One of the benefits of being an EU citizen is the right to live and work in any of the EU or EEA member states, and many UK citizens also benefitted from this prior to Brexit. However, if you’ve worked and paid taxes and social security contributions in more than one country throughout your life, this also likely means that you’ve contributed to more than one state pension scheme. So, what does this mean when you reach retirement age?
EU State Pensions: How Does it Work
There is no ‘EU pension scheme’ as such, but EU coordination rules regarding freedom of movement and state pensions mean that any pension contributions you make in an EU country (or EEA countries, i.e. Iceland, Liechtenstein, and Norway) will count towards your overall pension.
This means that if you work in several different EU countries throughout your life and contribute to state pension schemes in each one, you may accumulate pension rights in different countries. For example, say you worked in France for several years, then spent a few years working in Spain, then finally moved to Italy, where you worked until retirement; you may be entitled to a French, Spanish, and Italian pension.
EU coordination rules also cover contributions paid in countries prior to them joining the EU, and also for British citizens residing in the EU prior to Brexit (more on that later).
However, each country still sets its own rules regarding pension payments and retirement age, so it’s important to consider this when it comes to claiming your pension.
Supplementary pensions in the EU
Supplementary pension schemes in EU countries are also bound by these coordination laws. Essentially, this means that a supplementary scheme cannot treat a pension holder that moves to another EU country any differently to one who stays in the same country but stops paying contributions. See here for some examples of how this works in practice.
Retiring in the EU: How to Claim Your Pension
The first thing to know is that your pension records in every EU country where you have worked will be kept until your retirement age. If you have worked in a country for at least one tax year, then it will count towards your old-age pension when you reach pensionable age.
You will receive a separate old-age pension from every country in which you have worked.
How to apply for your EU State Pension
You apply for your pension in the country in which you live or in which you worked up until retirement age. So, for example, if you currently live and work in France, you will apply for your pension in France when you reach retirement age. However, if you worked all your life in Italy, then retired to France (without ever working or paying pension contributions/social charges in France), you would apply for your pension in Italy.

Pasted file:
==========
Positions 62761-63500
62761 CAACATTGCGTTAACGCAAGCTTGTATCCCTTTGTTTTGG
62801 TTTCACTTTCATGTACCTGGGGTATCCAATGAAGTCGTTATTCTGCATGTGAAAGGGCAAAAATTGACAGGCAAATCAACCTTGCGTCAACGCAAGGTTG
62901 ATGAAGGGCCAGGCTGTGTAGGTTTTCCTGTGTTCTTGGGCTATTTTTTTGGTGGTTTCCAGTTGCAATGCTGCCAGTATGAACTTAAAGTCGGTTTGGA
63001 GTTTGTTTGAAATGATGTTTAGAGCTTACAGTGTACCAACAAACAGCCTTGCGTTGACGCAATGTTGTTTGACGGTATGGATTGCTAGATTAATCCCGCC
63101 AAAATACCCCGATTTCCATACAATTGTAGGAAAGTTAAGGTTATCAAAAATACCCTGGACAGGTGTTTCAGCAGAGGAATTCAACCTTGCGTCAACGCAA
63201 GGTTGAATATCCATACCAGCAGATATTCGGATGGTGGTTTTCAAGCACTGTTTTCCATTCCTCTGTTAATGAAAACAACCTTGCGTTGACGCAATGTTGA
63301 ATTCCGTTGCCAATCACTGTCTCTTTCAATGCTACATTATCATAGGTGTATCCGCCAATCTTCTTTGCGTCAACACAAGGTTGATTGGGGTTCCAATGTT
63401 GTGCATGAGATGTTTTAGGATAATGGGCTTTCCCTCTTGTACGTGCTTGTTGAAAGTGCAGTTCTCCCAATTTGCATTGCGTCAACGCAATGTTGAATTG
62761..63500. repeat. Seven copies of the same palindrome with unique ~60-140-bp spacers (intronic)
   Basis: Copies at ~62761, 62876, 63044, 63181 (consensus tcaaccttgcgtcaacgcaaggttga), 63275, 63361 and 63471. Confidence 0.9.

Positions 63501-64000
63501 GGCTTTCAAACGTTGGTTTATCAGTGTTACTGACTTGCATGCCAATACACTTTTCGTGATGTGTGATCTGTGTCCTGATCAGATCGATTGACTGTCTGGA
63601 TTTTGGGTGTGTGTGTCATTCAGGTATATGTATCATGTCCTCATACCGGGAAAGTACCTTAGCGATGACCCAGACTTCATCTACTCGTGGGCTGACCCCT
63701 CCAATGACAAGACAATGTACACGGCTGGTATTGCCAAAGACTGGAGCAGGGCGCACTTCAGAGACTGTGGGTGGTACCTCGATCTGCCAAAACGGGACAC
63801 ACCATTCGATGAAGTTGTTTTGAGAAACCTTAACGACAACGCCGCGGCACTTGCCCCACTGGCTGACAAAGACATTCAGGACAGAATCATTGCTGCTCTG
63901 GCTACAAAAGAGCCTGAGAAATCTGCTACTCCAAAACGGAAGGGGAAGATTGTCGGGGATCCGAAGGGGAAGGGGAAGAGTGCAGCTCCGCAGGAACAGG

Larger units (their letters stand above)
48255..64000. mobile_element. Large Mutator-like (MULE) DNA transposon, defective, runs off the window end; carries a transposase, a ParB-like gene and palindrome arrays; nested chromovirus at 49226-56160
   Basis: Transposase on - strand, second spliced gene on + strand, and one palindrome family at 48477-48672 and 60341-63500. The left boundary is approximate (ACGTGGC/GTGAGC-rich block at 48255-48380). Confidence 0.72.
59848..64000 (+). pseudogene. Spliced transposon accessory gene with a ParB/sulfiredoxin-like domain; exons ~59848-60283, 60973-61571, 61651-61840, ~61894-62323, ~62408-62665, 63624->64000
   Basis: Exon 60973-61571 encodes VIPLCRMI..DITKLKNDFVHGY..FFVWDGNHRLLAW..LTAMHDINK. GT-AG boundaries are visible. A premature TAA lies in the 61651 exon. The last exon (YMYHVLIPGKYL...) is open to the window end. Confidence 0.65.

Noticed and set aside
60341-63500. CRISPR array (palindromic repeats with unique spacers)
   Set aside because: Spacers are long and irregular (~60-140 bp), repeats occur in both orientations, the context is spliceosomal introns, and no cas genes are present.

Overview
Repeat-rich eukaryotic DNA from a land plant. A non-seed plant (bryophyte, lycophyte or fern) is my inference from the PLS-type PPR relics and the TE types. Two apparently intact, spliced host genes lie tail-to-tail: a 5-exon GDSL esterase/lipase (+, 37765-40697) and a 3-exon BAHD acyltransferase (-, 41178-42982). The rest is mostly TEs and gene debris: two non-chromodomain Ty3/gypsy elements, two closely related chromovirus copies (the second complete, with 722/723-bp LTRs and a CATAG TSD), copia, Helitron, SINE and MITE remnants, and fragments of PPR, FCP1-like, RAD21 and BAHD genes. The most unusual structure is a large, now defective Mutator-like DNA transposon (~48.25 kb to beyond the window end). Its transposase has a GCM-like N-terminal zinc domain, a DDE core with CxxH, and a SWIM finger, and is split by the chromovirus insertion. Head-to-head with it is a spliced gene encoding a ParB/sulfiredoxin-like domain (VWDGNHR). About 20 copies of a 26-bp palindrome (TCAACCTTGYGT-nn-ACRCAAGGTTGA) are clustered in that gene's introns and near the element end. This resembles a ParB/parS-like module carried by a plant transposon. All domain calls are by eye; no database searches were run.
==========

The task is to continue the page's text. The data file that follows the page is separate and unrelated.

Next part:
The country in which you apply is responsible for calculating your record of pension payments in the EU and will issue you with a summary of all your pension rights.
EU Retirement Ages
One important thing to note is that EU countries have different retirement ages, and you are not entitled to pension payments until you reach the retirement age of the country in question.
For example, the minimum retirement age in France is 62, so you would not be able to apply for your French pension until you reach this age. However, in Greece, the retirement age is 67, so if you had worked in Greece prior to moving to France, you would still not be able to claim your Greek pension until you reach 67.
If you have various pension rights that become available at different ages, it’s a good idea to seek advice on when you should claim your pension—claiming one pension before another may affect the payment calculations.
You’ll find more FAQs on state pensions in the EU here.
Am I entitled to a French pension?
In France, the minimum period of work to claim a French pension is 15 years. However, if you have worked in other EU countries (including France) for a total of 15 years or more, you may still be able to access a state pension.
How much pension you can claim will depend on a number of factors, but it will typically be calculated based on the EU-equivalent rate, taking into account the number of years worked in France and the total years worked within the EU.
As outlined above, you would generally apply for your pension in your EU country of residence, and your French pension contributions would then be calculated at the same time.
Pension Rights for British Citizens Resident in the EU After Brexit
For British Citizens resident in the EU, there are further questions regarding pension rights post-Brexit. The good news is that for UK nationals resident in the EU, EEA, or Switzerland before 31 December 2020, nothing has changed. Your rights are protected under the UK’s Withdrawal Agreement, and EU member states will take into account all contributions made to UK or EU state pension schemes.
For those who moved to the EU after this date, or those hoping to move or retire to France or another EU country in the future, there have been some changes regarding certain UK benefits. However, rest assured that if you are entitled to a UK state pension, it is still possible to claim this if you move abroad (read more about this in our guide to Pension Options When Retiring to France).
Read more about the rules regarding UK pensions for expatriates here.
Retiring to France?
From applying for residency and understanding your pension options, to life in France for the over 60s – FrenchEntrée is here to help! Let our Essential Reading articles guide you through the whole process, then visit our French Tax, Healthcare, Wills & French Inheritance, and Life in France zones for everything else you need to know.